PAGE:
New York Enacts Sweeping Protections Strengthening Women’s Rights in the Workplace

10.30.2015

By: Dina M. Mastellone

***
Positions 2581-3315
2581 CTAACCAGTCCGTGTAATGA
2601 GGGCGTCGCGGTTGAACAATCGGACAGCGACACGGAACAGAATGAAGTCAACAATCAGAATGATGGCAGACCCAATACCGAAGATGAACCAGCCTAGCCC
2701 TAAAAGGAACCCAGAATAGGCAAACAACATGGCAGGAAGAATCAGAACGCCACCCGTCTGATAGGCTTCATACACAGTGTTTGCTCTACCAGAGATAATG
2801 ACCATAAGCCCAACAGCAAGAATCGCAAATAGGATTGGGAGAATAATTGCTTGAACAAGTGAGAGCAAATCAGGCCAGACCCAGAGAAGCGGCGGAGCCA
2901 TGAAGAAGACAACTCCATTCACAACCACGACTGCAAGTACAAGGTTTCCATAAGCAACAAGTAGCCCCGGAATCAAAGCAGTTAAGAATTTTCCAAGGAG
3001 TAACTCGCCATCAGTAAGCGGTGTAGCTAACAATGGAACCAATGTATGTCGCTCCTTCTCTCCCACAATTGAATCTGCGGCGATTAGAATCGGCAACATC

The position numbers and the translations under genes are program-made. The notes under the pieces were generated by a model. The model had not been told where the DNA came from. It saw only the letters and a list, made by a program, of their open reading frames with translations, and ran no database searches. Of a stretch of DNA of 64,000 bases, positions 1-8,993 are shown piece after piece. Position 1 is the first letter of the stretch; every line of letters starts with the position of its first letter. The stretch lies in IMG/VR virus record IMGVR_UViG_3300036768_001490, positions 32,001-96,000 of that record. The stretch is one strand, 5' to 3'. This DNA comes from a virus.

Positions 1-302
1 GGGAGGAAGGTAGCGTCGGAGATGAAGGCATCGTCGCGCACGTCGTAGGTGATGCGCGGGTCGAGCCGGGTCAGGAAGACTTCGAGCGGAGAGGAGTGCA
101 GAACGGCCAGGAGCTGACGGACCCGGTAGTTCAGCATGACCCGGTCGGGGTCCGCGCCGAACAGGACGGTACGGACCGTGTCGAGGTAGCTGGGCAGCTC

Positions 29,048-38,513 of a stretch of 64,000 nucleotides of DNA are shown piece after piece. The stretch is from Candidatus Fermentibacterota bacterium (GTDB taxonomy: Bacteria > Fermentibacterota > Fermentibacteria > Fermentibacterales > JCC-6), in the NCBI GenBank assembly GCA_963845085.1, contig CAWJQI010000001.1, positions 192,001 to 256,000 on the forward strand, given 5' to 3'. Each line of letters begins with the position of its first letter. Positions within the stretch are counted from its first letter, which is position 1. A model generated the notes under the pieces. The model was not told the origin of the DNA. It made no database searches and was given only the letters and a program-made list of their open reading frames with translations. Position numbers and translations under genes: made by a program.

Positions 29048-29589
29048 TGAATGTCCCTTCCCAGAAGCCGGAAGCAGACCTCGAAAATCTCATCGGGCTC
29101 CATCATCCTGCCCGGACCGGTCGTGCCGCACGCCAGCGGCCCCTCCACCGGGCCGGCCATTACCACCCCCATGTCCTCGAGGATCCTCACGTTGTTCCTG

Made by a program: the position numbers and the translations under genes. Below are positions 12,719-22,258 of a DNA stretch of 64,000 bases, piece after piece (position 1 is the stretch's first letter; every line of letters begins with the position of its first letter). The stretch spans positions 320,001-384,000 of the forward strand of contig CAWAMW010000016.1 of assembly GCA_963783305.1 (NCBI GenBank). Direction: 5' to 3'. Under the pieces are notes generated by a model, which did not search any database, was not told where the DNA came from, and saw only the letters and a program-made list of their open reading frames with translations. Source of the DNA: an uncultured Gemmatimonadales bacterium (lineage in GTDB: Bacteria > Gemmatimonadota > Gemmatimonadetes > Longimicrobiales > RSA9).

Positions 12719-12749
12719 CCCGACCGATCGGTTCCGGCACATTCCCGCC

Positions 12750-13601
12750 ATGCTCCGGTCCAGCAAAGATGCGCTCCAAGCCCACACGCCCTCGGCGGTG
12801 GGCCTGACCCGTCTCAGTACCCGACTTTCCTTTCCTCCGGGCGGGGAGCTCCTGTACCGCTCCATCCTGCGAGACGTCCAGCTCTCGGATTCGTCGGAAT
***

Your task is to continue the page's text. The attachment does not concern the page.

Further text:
On October 21, 2015, New York Governor Andrew Cuomo signed into law sweeping legislation to protect and further women’s equality in New York State. The new laws, which go into effect on January 19, 2016, will help achieve pay equity, end discrimination based on familial status, and require reasonable accommodations for pregnancy in all workplaces.  The package of bills was part of Governor Cuomo’s Women's Equality Act that was first introduced in 2013. The Women’s Equality Act amends the New York Equal Pay Act, the New York Labor Law, and the New York State Human Rights Law. Employers should use the period from now until January 19, 2016 to assess their existing pay structure, employee handbooks, and human resources policies to ensure compliance with the new laws. Women’s Equality Act This bill (S. 1 / A. 6075) strengthens New York State’s law prohibiting employers from paying women less than men for performing the same work. The bill eliminates a loophole in the current law that allows employers to prohibit employees from discussing their salaries under threat of termination or suspension. Specifically, the bill allows employees to discuss their wages with each other. Further, the bill increases the amount of damages to 300% of unpaid wages available to an employee if an employer willfully violates the law and provides aggrieved plaintiffs with the opportunity to collect liquidated damages, as well as the potential to recover their attorneys’ fees in bringing such action. Discrimination Based on Familial Status This bill (S. 4 / A. 7317) amends the New York State Human Rights Law to prohibit discrimination on the basis of familial status, in addition to the current prohibition against discrimination on the basis of marital status. The new law also restricts employers from inquiring into or considering parental status when making employment decisions, such as those relating to hiring, firing, compensation, promotions, and/or raises. Reasonable Accommodations for Pregnant Employees This bill (S. 8 / A. 4272) requires employers to provide reasonable accommodations for employees with pregnancy-related conditions, including miscarriage, abortion, childbirth, and subsequent recovery. Reasonable accommodations are likely to include bathroom breaks, water breaks, time off for doctors’ appointments, and leaves of absence during periods of disability. Protections for Victims of Sexual Harassment This bill (S. 2 / A. 5360) protects all employees from sexual harassment in the workplace regardless of the size of the employer. Currently, the definition of “employer” excludes employers with fewer than 4 employees, thus prohibiting individuals from filing harassment complaints with the Division of Human Rights against those employers. This new law expands the definition of “employer” to cover all employers within New York State in sexual harassment cases so that an employee of any business can file a workplace sexual harassment complaint. Recovery of Attorneys’ Fees For Sex Discrimination Claims The law amends the New York State Human Rights Law to permit the recovery of reasonable attorneys’ fees for plaintiffs who succeed in proving sex-discrimination. Recent amendments also permit a successful defendant to recover attorneys’ fees where the defendant can show that the plaintiff’s claims were frivolous. For more information regarding these changes and how your business can implement effective human resource polices prior to the January 19, 2016 implementation deadline, please contact John C. Petrella, Director of the firm’s Employment Litigation Practice Group at jpetrella@genovaburns.com or Dina M. Mastellone, Esq., Director of the firm’s Human Resources Practice Group, at dmastellone@genovaburns.com or 973-533-0777.  

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